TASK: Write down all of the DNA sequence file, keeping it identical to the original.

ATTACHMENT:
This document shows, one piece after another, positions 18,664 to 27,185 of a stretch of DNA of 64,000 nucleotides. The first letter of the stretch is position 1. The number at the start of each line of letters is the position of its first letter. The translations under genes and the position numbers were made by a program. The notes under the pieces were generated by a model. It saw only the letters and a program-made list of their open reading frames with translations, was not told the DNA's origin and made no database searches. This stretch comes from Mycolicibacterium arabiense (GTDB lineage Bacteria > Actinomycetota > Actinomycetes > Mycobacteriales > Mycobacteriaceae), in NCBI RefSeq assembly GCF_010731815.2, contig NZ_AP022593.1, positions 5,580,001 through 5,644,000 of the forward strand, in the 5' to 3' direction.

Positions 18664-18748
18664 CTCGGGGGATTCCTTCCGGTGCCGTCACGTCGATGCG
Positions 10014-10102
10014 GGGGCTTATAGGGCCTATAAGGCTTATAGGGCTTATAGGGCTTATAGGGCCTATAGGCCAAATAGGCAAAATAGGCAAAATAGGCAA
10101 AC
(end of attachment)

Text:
This document shows, one piece after another, positions 18,664 to 27,185 of a stretch of DNA of 64,000 nucleotides. The first letter of the stretch is position 1. The number at the start of each line of letters is the position of its first letter. The translations under genes and the position numbers were made by a program. The notes under the pieces were generated by a model. It saw only the letters and a program-made list of their open reading frames with translations, was not told the DNA's origin and made no database searches. This stretch comes from Mycolicibacterium arabiense (GTDB lineage Bacteria > Actinomycetota > Actinomycetes > Mycobacteriales > Mycobacteriaceae), in NCBI RefSeq assembly GCF_010731815.2, contig NZ_AP022593.1, positions 5,580,001 through 5,644,000 of the forward strand, in the 5' to 3' direction.

Positions 18664-18748
18664 CTCGGGGGATTCCTTCCGGTGCCGTCACGTCGATGCG
Positions 10014-10102
10014 GGGGCTTATAGGGCCTATAAGGCTTATAGGGCTTATAGGGCTTATAGGGCCTATAGGCCAAATAGGCAAAATAGGCAAAATAGGCAA
10101 AC